A DESPERATE search has been launched for a girl, 4, who vanished from her family's tent while camping in Australia's wild Outback.
Cleo Smith disappeared wearing just her pyjamas after her parents last saw her at 1.30am – only to awake at 6am to find her gone.
Cleo Smith has vanished in the Australian Outback from her family's tent Credit: WA police
Her mum has described her disappearance as 'very unusual' and launched a desperate plea for help Credit: 7 News
The family were staying at the Blowholes Campsite near Macleoad about 50 miles north of Carnarvon.
She was wearing a bright pink pyjama suit with blue and pink flowers and butterflies printed on it when she was last seen.
Cleo disappearance has been described as 'very unusual” as a massive search operation has been launched across the area in western Australia.
Search and rescue teams, helicopters, police officers and locals are all stepping in the desperate hunt for Cleo.
Social media posts requesting help to find Cleo have also been shared thousands of times.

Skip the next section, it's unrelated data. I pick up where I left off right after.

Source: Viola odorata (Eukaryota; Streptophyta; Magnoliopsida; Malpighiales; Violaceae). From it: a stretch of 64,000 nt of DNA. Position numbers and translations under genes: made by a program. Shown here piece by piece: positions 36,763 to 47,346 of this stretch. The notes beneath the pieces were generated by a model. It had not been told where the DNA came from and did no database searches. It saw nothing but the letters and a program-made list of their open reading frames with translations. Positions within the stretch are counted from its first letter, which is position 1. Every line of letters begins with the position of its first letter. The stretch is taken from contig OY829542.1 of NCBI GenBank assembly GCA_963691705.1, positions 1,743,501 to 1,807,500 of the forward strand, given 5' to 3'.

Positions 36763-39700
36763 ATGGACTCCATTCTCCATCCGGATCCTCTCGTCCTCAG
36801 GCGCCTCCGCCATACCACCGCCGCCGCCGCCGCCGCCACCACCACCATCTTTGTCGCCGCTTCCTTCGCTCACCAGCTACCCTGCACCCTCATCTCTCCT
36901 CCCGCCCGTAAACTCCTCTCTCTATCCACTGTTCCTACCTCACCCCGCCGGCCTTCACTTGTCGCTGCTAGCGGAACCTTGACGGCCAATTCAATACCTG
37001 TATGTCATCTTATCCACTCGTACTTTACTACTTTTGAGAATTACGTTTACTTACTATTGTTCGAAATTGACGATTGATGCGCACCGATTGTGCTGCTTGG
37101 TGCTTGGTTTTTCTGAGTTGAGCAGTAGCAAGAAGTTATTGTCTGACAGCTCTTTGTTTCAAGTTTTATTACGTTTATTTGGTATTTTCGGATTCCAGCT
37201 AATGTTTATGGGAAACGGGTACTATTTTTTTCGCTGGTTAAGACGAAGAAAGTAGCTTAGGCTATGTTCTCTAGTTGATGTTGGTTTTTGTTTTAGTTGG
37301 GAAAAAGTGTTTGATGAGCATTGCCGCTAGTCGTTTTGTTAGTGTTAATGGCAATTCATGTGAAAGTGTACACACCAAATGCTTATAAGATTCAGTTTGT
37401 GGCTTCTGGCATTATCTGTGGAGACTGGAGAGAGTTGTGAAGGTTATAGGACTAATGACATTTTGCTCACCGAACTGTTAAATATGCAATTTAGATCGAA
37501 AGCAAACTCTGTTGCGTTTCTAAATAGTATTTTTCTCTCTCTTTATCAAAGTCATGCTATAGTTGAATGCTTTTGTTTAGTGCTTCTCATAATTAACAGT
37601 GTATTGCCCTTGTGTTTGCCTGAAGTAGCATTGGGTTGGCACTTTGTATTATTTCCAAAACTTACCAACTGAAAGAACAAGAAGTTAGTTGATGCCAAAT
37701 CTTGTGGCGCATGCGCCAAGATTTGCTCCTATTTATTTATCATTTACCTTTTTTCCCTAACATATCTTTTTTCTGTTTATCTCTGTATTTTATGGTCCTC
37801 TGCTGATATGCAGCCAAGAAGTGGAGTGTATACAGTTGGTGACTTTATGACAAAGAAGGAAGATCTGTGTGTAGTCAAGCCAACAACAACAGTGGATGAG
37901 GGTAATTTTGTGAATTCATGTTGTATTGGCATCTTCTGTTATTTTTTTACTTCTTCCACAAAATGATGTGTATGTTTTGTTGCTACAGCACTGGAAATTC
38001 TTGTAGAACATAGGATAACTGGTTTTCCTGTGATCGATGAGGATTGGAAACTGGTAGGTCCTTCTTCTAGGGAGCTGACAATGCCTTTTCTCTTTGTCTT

Cleo's mum Ellie raised the alarm and shared pictures of the little girl on Facebook alongside a plea for help.
The post has been shared 21,000 times as strangers volunteer the join the desperate hunt.
“Last seen 1:30am and gone when woken up at 6am from our shared tent. Very very unusual for Cleo,” she said.
“PLEASE if you see anything unusual or suspicious call the police or urgent get ahold of [us].
“We are currently searching high and low with police, ses and locals.
“Wearing the bright pink suit in photo.”
Attached was two pix of Cleo – one wearing her distinctive pyjamas and another wearing a white top with gold heart and a frilly skirt.
Carnarvon Shire president Eddie Smith said the family were well known locals and were part of the tight knit community, reports The West Australian.
“Everybody is hoping for the best,” he said.
The Blowholes Campground – also known as Point Quobba – is known for its views of the Blowholes, where jets of water shoot out through narrow gaps in the rocks.
Tourism pages of the campsite describe it as accessible up a bitumen road – and locals are urged to bring with them fuel, food and water.
“There are no facilities or shops nearby”, one reads.
The pitches at the campsite are unpowered and it is recommended it is only suitable for those who are “self-sufficient”.
And the only contact with the outside world is a daily visit from a ranger who attends to check registrations.
Another tourist site warns that “large sharks” are often seen coming close to the shore near the Blowholes.
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